Protection planning processes are at an early stage of evolution in Australia. These guidelines assist by providing a case example of the steps involved in developing a regional protection plan for groundwater. This case study aims to assist and guide managers and the community towards a successful outcome from their planning.

Finally, a national goal is set for all groundwater managers in Australia. The goal is for all States Territories and the Commonwealth to have a beneficial use classification in place for all significant aquifers by the end of the decade. Consequently, this goal will help ensure that the first step is talon towards adequately planning for the protection of Australia's groundwater resource.




Acknowledgments iv

INTRODUCTIONBackgroundObjectives of GuidelinesScope of GuidelinesNational Water Quality Management StrategyTerminology

THE NEED FOR GROUNDWATER PROTECTIONThe Benefits of GroundwaterGroundwater Contamination SourcesGroundwater Protection in AustraliaThe Need for Protection

UNDERLYING PRICIPLES FOR GUIDELINESGroundwater: A pervasive ResourceBeneficial Use Framework and Polluter Pays PrincipleAchieving Equity

APPROACHES TO GROUNDWATER PROTECTIONForms of InterventionTypes of Protection StrategiesGroundwater Management MeasuresLand Use Planning MeasuresEnvironment Protection MeasuresOther Measures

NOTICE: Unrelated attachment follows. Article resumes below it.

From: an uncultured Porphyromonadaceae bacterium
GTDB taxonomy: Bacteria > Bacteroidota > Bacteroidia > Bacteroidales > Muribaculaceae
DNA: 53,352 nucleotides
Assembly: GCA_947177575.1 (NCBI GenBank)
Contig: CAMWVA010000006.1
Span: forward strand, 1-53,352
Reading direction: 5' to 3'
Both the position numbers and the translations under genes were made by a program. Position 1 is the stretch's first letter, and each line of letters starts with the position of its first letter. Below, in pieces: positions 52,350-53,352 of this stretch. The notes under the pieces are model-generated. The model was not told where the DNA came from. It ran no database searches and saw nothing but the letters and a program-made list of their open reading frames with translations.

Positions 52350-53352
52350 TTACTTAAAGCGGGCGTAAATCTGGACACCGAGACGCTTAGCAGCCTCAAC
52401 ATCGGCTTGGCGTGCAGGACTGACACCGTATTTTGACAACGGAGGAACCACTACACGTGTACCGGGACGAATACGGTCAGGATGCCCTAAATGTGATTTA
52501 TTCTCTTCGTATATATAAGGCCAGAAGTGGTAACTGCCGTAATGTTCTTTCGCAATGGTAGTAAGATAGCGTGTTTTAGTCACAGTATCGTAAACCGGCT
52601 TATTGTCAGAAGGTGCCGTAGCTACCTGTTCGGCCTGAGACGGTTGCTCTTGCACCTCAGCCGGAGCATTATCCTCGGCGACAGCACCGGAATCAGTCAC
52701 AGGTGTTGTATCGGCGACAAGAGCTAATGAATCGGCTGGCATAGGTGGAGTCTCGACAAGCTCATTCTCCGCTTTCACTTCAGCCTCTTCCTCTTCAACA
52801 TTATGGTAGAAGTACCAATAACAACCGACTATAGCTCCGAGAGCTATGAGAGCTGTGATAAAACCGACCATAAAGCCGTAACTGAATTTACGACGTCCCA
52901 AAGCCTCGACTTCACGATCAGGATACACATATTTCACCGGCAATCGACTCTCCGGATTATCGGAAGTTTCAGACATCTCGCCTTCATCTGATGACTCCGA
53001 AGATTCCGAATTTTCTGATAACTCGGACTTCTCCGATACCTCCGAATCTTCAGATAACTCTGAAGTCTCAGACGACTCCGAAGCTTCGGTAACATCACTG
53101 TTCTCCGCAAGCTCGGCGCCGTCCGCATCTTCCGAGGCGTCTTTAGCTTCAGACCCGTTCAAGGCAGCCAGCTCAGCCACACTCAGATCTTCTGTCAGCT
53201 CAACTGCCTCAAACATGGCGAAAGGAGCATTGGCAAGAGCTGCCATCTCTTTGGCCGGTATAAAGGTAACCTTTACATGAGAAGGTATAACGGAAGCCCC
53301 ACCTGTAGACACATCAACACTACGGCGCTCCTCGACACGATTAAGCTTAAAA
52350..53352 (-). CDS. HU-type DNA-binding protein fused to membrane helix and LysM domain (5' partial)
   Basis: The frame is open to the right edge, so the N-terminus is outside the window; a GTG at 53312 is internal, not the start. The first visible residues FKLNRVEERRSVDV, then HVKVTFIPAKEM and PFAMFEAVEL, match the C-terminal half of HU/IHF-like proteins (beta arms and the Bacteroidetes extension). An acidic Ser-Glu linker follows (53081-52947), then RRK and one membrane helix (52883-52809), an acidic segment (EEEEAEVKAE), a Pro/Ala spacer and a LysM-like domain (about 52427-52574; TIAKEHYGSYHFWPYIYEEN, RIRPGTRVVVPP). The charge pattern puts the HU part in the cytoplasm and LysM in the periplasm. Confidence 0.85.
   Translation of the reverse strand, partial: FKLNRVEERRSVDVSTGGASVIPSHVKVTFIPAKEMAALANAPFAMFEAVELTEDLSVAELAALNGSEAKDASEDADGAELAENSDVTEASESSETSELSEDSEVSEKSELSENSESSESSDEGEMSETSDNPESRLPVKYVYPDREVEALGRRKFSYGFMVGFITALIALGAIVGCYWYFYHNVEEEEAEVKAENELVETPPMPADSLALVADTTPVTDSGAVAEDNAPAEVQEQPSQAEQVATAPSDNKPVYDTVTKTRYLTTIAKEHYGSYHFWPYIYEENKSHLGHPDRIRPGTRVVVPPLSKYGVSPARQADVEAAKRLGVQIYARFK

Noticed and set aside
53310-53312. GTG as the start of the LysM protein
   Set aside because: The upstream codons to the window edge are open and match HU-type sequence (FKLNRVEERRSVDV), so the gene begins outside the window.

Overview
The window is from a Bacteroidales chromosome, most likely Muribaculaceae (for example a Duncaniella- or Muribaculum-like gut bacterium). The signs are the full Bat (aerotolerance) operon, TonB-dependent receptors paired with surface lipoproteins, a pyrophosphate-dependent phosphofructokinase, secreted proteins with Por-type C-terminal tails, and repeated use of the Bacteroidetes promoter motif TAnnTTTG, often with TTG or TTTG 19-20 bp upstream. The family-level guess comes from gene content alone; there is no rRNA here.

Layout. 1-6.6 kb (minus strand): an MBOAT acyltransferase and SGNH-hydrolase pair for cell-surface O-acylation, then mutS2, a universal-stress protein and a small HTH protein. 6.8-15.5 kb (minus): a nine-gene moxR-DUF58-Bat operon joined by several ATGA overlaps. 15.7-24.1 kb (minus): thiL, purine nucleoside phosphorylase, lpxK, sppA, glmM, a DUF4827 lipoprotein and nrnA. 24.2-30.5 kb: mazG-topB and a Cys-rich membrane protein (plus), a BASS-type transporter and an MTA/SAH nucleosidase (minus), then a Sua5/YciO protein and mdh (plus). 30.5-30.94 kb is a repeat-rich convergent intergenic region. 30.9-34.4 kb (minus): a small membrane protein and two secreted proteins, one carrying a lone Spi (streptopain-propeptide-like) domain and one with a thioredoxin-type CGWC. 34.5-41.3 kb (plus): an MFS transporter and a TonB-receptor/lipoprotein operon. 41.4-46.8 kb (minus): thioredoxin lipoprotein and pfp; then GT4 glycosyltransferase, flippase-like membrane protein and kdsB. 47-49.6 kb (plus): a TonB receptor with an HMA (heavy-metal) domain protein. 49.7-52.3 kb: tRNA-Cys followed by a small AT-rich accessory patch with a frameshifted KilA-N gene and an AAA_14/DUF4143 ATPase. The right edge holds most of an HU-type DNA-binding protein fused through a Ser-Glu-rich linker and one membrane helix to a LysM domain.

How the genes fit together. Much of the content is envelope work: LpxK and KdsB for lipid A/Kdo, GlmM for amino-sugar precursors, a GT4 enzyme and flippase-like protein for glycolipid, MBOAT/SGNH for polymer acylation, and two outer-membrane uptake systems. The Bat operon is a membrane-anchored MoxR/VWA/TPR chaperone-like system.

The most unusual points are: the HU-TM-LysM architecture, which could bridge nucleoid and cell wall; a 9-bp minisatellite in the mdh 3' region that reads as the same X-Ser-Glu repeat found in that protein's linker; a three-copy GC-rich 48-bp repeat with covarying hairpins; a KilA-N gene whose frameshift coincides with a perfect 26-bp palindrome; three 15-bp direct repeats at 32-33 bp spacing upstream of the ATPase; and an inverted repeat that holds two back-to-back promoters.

DEVELOPMENT OF A PROTECTION PLANBackgroundPublic InvolvementStrategic Assessment of Grounwater ResourcesProtection Objectives and Beneficial UsesIdentifying Beneficial Uses and Appropriate CriteriaNarrative and Prescriptive CriteriaPoint of Application CriteriaLand Use Planning OptionsEnvironment Protection OptionsMonitoring and ReviewContingency MeasuresSelection and Implementation of Preferred Options





333335383940414243454647486. CONCLUSION 50


I. Types and Sources of Contaminants51II. Water Quality Criteria55III. Technical Guidance Documentation58



Chapter Notes





1. Groundwater use and vulnerability categories

222. Example of a wellhead protection zone for public water supplies273. Examples of some protection measures32


3.Examples of steps in developing a regional protection plan for groundwater374.Adaptive management approach to protection39


I-1Contaminants and sources52I-2Priority contaminants in industrial waste streams54III-1Prevention and remedial measures70III-2Methodologies for aquifer clean-up72


The preparation of these guidelines was undertaken by the Water Resources Management Committee of ARMCANZ. Appreciation is extended to the numerous contributions to the various versions of these guidelines since the first draft appeared in 1958. Editing and writing was carried out by Jim Keary. Harry Ventriss wrote the original version of Chapter 5.


1.1 Background

Contamination of Australia's groundwater resources and the resultant undesirable effects on the environment and humans has been a growing concern among water managers in all States and Territories of Australia for some years. In the first comprehensive publication on groundwater in Australia published by the Australian Water Resources Council (AWRC) in

1975, the threat of contamination from 'waste chemicals…percolating from the surface…’ was clearly recognised1. In 1979 a conference in Perth sponsored by AWRC documented numerous cases of groundwater contamination and showed the general level of concern about these matters in the water sector2.